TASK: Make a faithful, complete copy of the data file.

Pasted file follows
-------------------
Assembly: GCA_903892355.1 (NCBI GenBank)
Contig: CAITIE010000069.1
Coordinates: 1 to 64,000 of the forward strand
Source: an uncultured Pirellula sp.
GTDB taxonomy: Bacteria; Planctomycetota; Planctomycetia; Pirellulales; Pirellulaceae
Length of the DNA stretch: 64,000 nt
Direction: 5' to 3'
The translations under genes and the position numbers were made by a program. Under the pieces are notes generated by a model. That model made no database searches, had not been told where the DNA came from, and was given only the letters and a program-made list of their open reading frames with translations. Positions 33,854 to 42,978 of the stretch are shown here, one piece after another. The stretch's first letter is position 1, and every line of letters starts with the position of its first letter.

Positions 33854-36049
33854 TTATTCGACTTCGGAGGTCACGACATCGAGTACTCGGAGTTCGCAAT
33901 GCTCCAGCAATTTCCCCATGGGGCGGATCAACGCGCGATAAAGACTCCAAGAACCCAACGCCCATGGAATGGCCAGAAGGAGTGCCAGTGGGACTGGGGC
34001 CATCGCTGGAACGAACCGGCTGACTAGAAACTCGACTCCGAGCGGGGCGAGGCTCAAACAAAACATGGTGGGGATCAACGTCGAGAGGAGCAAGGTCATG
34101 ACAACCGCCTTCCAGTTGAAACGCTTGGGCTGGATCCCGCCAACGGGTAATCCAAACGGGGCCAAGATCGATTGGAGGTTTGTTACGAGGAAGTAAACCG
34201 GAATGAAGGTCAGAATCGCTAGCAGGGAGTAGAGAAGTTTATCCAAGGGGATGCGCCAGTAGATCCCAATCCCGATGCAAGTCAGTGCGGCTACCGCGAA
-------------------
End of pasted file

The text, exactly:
Assembly: GCA_903892355.1 (NCBI GenBank)
Contig: CAITIE010000069.1
Coordinates: 1 to 64,000 of the forward strand
Source: an uncultured Pirellula sp.
GTDB taxonomy: Bacteria; Planctomycetota; Planctomycetia; Pirellulales; Pirellulaceae
Length of the DNA stretch: 64,000 nt
Direction: 5' to 3'
The translations under genes and the position numbers were made by a program. Under the pieces are notes generated by a model. That model made no database searches, had not been told where the DNA came from, and was given only the letters and a program-made list of their open reading frames with translations. Positions 33,854 to 42,978 of the stretch are shown here, one piece after another. The stretch's first letter is position 1, and every line of letters starts with the position of its first letter.

Positions 33854-36049
33854 TTATTCGACTTCGGAGGTCACGACATCGAGTACTCGGAGTTCGCAAT
33901 GCTCCAGCAATTTCCCCATGGGGCGGATCAACGCGCGATAAAGACTCCAAGAACCCAACGCCCATGGAATGGCCAGAAGGAGTGCCAGTGGGACTGGGGC
34001 CATCGCTGGAACGAACCGGCTGACTAGAAACTCGACTCCGAGCGGGGCGAGGCTCAAACAAAACATGGTGGGGATCAACGTCGAGAGGAGCAAGGTCATG
34101 ACAACCGCCTTCCAGTTGAAACGCTTGGGCTGGATCCCGCCAACGGGTAATCCAAACGGGGCCAAGATCGATTGGAGGTTTGTTACGAGGAAGTAAACCG
34201 GAATGAAGGTCAGAATCGCTAGCAGGGAGTAGAGAAGTTTATCCAAGGGGATGCGCCAGTAGATCCCAATCCCGATGCAAGTCAGTGCGGCTACCGCGAA